U.S. auto brands score high this year in J.D. Power’s annual initial vehicle quality study, as Dodge shares first place with Kia, followed by a Chevrolet-Ram tie.
It’s not unusual for Kia to do well in the quality study. The South Korean automaker has had “an exceptional run,” Dave Sargent, J.D. Power’s vice president-automotive quality, says during an online media briefing. “Kia has cracked the code for what U.S. consumers want, and how to make it work and easy to use.”
Kia’s standing today contrasts with when it entered the U.S. in 1992 as a wannabe with one econobox sold at four Portland, OR, dealerships.
This year, for established domestic brands to rank so well after some rough quality-issue eras is unprecedented. Collectively, this is the Detroit automakers' best-ever performance in the survey's history.
In past years, Japanese automakers had dominated the list. “That’s not the case anymore,” Sargent says.
Once regarded as the gold standard of vehicle quality, most Japanese brands have not improved as fast as their competitors have, and they continue to trail most Korean and domestic nameplates, the survey indicates. Mitsubishi, Lexus and Nissan are the only Japanese brands to rank above industry average.
The study, now in its 34th year, examines problems experienced by owners of new vehicles during the first 90 days of ownership. J.D. Power surveyed more than 87,000 verified vehicle owners online between February and May.
Initial quality is determined by the number of reported problems per 100 vehicles (PP100), with lower scores reflecting higher quality. (See chart at bottom for the full by-brand ranking.)
Surveys of past years had tended to focus on powertrain problems. These days, owners complain more about technology issues ranging from infotainment to driver-assist systems, with ease of use a big factor in their satisfaction ratings.
“Consumers get more and more demanding every year,” Sargent says. “The expectation that a vehicle won’t go wrong is a bare minimum, and automakers have gotten good at that.”
Among key findings of the 2020 survey:
- Seven domestic brands (Dodge, Chevrolet, Ram, Buick, GMC, Jeep and Cadillac) perform better than the overall industry average of 166 PP100.
- Most premium brands place below average. Luxury automakers generally equip their vehicles with more complex technology, which can lead to user problems for some confounded owners. Genesis, Lexus and Cadillac are the only upmarket makes that surpass the industry average. “Premium brands can overelaborate on technology,” Sargent says.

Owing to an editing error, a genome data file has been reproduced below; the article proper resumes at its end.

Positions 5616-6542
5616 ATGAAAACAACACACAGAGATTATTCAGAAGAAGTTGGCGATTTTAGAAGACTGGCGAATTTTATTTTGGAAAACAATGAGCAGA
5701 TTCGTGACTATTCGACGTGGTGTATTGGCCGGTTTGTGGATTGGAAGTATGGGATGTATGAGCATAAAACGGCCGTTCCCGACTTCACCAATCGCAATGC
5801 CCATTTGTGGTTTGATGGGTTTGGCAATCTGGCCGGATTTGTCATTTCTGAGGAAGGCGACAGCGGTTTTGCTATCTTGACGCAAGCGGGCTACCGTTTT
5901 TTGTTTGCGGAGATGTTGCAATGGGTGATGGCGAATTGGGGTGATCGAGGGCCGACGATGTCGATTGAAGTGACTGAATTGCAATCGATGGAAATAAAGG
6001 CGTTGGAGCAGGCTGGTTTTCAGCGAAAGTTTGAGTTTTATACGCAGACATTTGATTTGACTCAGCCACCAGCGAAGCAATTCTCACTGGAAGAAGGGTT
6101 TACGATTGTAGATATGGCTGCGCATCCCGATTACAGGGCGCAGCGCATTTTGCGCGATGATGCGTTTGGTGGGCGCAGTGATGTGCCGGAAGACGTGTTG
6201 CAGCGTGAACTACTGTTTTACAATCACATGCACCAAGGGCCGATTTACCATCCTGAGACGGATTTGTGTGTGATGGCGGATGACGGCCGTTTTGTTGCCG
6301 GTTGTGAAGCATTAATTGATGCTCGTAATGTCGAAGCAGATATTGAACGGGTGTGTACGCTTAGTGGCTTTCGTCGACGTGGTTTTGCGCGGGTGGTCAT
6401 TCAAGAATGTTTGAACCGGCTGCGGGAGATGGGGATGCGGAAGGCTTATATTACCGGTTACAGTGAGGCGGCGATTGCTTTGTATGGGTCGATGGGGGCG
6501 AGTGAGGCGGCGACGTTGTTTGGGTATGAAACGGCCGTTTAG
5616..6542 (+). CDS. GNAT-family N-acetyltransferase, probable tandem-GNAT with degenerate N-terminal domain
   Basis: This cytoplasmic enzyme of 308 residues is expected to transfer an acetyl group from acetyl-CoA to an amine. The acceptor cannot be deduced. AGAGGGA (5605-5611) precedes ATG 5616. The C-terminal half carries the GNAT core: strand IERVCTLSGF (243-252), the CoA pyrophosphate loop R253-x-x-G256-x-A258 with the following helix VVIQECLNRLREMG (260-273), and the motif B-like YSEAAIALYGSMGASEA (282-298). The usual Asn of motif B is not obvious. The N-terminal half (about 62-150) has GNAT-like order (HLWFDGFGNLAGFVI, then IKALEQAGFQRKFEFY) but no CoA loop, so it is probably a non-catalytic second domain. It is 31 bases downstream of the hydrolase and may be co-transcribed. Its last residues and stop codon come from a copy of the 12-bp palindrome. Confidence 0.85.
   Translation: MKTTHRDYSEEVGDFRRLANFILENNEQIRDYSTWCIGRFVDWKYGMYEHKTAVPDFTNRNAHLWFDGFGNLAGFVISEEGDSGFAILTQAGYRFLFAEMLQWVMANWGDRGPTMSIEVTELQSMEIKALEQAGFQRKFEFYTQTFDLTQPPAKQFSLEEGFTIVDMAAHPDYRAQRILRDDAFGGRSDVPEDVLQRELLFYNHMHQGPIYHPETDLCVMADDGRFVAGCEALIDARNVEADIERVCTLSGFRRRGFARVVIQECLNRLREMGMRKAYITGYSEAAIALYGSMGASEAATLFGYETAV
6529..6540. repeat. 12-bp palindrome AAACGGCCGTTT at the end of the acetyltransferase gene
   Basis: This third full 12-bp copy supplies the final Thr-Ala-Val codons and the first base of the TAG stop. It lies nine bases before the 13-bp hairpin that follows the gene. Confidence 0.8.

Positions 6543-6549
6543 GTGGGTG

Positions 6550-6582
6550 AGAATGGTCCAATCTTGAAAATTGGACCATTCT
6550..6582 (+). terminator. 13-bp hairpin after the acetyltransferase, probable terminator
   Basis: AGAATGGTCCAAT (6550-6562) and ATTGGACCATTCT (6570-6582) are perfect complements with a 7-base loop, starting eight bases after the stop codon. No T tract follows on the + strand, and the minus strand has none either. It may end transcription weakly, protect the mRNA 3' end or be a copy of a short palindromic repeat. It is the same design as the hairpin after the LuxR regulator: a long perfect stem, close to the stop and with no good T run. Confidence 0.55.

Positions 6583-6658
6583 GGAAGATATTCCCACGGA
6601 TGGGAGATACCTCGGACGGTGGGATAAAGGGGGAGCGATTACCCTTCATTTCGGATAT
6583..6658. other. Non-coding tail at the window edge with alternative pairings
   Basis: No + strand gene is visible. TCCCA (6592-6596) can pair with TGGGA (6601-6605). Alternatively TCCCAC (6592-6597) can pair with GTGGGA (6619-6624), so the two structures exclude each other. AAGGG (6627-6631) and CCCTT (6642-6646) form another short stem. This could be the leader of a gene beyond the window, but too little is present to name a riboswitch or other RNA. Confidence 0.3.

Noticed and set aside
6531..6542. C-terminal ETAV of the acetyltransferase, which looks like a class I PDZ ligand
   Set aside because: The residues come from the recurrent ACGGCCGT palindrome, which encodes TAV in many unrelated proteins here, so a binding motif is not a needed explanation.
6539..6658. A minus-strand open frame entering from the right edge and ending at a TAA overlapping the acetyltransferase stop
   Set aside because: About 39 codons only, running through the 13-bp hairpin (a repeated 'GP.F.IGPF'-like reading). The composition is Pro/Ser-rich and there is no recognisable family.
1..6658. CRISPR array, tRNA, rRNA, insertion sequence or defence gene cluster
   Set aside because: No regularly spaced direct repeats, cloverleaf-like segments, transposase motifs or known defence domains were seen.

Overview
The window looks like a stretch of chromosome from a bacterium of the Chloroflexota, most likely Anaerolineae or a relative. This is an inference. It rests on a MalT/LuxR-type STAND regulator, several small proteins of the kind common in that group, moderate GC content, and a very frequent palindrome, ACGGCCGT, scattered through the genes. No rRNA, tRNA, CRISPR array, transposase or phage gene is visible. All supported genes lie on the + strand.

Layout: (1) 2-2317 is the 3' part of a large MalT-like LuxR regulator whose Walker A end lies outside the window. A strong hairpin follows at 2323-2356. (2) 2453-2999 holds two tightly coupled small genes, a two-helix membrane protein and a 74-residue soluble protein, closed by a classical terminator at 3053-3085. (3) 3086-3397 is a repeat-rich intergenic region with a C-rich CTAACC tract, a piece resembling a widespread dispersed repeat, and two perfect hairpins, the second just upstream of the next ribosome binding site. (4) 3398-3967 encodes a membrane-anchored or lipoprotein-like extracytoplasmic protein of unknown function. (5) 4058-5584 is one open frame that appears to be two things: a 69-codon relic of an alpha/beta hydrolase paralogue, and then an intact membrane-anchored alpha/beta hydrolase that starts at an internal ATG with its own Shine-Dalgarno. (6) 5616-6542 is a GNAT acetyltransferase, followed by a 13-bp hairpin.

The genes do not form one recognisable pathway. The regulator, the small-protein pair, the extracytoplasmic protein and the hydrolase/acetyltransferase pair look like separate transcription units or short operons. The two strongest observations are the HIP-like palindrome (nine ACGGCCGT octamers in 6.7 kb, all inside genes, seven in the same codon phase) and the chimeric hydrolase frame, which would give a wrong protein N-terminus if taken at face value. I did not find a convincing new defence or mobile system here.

- Infotainment is the most problematic category. Almost one-fourth of all problems survey participants cite relate to such systems. Most owner beefs involve built-in voice recognition, Android Auto/Apple CarPlay connectivity, touchscreens, built-in navigation systems and Bluetooth connectivity.
- For driver-assist technology, owners rap lane-departure warning and prevention systems the most. “Consumers say many of them don’t work well and warning alarms go off way too often,” Sargent says.
The quality study also ranks auto plants.
General Motors' China plant (which produces the Buick Envision) receives a platinum award for producing vehicles with the fewest defects or malfunctions.
Fiat Chrysler Automobiles’ Mexico factory (Dodge Journey and Jeep Compass) and Toyota’s plant in Turkey (Toyota C-HR) get gold awards.
“The fact that the top plants in each region are outside of the traditional (vehicle production) areas of the U.S., Canada, Germany, Japan and Korea is a sign of just how global the auto industry has become,” says Doug Betts, J.D. Power’s president-automotive division.
That said, he adds, “No one is making a perfect car with zero problems.”